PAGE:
Robert Sengstacke Abbott started was a poor kid from the south who became a man of immense wealth. Not just monetarily, but with knowledge and power. Born in 1870 Robert traveled to the world’s fair and was inspired by a speaker named Fredrick Douglas. He would later move to Chicago, and on the dining room table of his landlord start one of the biggest Black owned media companies; The Chicago Defender. Robert wanted to be a lawyer and went to school for it, but faced so many obstacles racially, financially, etc that he decided to start the Defender. He researched and worked hard figuring out how to get it printed and how to distribute it. And once he got it started it spread quickly. Realizing there were vast parts of Black life that White newspapers ignored Robert began covering life, death, social events, small businesses, news from a Black view point, and everything in between. He spoke about lynchings when white newspapers acted like they did not exist. The newspaper started to get around, mostly in Chicago and a few spots in the south. He bought a press, hired writers, illustrators, expanded the copies printed, and started to make a living. Then, whites in the South started to ban his newspaper. Not only because it told the truth about lynchings, but because it invited and encouraged Black folks from the south to come north to Chicago. The Defender taught new comers how to get there, who was hiring, how to find a place to live, and even what nightlife there was. When the paper started to get confiscated, he called on a powerful union of men to distribute it; the Brotherhood of the Sleeping Car Porters who rode trains all over the US. Robert was part of a wave of Black presses that told stories about Black life and he started a parade that still happens today called the Bud Biliken Parade & Picnic in Chicago.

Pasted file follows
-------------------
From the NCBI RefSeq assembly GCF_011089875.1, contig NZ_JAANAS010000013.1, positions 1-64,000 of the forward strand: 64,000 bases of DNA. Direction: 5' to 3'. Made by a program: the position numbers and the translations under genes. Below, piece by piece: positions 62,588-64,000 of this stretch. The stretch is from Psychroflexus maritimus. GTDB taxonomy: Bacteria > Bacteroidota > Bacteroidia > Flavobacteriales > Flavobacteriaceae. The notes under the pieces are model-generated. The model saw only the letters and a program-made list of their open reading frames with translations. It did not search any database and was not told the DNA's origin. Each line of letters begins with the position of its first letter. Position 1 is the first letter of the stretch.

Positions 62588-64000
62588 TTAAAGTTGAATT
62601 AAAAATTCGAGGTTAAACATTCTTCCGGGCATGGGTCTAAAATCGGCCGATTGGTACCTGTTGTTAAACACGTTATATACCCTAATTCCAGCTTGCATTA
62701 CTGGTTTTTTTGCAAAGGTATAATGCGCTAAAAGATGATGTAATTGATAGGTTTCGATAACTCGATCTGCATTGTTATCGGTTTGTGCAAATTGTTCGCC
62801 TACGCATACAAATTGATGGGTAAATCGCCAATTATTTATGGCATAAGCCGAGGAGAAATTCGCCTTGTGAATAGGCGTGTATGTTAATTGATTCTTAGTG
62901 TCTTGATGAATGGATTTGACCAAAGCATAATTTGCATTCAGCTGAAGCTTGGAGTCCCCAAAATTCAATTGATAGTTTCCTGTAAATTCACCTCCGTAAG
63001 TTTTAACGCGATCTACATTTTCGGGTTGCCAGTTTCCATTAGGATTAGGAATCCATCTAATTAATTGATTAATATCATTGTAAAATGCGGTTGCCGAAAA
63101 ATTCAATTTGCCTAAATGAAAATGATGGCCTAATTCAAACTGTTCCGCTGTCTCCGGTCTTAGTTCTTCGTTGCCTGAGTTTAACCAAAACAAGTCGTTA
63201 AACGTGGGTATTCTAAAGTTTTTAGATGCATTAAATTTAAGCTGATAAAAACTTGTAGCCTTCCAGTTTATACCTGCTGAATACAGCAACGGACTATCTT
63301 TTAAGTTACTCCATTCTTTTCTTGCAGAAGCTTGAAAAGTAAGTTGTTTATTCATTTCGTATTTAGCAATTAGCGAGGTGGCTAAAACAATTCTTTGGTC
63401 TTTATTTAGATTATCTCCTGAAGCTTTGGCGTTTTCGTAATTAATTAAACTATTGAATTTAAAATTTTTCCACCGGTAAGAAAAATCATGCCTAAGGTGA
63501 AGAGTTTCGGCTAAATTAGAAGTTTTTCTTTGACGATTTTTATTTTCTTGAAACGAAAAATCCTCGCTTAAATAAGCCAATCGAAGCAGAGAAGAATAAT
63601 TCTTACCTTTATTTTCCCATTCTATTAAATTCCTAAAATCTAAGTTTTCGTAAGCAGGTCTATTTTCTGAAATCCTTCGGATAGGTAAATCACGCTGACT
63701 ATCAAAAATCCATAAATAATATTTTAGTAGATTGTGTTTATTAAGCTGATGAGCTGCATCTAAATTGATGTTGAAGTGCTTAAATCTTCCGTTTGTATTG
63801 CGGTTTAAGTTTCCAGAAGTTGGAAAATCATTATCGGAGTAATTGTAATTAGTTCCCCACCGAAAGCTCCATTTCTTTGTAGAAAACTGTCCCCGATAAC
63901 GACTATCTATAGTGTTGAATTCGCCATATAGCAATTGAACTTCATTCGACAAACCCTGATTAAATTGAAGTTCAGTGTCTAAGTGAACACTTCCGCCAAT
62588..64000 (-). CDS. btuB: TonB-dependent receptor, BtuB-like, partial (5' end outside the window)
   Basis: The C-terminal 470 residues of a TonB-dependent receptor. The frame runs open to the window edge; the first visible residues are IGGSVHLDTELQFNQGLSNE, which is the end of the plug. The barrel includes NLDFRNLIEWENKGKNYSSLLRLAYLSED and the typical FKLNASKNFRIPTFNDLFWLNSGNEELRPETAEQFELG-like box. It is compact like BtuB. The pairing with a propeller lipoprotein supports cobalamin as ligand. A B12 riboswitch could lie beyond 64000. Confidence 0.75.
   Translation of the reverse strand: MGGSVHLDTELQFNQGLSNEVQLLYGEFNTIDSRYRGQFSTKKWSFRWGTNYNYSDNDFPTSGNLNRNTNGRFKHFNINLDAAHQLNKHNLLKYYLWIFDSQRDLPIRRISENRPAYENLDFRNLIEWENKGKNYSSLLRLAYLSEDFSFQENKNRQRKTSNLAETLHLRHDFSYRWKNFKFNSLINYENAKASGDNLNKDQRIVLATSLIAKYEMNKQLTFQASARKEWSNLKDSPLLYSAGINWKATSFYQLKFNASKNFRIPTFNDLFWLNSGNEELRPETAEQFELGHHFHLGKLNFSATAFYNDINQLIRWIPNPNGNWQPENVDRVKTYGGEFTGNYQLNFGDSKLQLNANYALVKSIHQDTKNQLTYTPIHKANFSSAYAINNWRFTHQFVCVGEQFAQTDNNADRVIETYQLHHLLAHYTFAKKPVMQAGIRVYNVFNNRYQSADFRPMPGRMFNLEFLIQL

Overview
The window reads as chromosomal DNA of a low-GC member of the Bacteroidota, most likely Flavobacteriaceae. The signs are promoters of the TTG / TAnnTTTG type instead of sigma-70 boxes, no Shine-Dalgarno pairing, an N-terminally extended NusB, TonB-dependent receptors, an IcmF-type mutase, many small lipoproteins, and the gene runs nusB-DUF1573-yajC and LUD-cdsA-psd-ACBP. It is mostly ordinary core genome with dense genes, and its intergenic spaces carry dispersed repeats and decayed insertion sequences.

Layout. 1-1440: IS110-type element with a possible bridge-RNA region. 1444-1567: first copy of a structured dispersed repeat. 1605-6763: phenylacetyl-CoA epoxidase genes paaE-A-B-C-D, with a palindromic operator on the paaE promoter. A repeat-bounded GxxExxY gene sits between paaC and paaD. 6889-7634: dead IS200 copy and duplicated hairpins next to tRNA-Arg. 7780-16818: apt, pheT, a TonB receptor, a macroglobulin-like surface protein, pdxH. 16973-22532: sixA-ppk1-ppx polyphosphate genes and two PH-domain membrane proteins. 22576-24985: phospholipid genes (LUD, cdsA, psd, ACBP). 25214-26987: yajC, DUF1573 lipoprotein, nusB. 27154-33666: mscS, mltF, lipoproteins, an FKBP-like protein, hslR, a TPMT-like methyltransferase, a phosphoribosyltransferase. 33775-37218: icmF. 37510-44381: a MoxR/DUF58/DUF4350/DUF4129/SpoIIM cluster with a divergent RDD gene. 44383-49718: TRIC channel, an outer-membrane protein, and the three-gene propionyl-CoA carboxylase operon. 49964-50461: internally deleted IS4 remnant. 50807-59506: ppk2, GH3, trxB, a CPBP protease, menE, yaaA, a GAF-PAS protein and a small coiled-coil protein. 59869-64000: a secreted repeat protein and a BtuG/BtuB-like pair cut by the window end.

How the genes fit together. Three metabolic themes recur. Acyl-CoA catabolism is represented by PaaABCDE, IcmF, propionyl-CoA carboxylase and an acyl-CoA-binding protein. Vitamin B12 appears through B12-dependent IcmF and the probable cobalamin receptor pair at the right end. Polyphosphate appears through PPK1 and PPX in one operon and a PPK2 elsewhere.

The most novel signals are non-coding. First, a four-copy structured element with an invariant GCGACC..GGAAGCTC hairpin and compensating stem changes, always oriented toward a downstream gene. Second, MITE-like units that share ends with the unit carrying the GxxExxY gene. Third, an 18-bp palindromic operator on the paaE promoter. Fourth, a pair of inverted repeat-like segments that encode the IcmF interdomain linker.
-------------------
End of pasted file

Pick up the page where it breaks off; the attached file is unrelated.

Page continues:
Sources: The Defender, Wikipedia, The Black Press Documentary, The Sengstacke Eye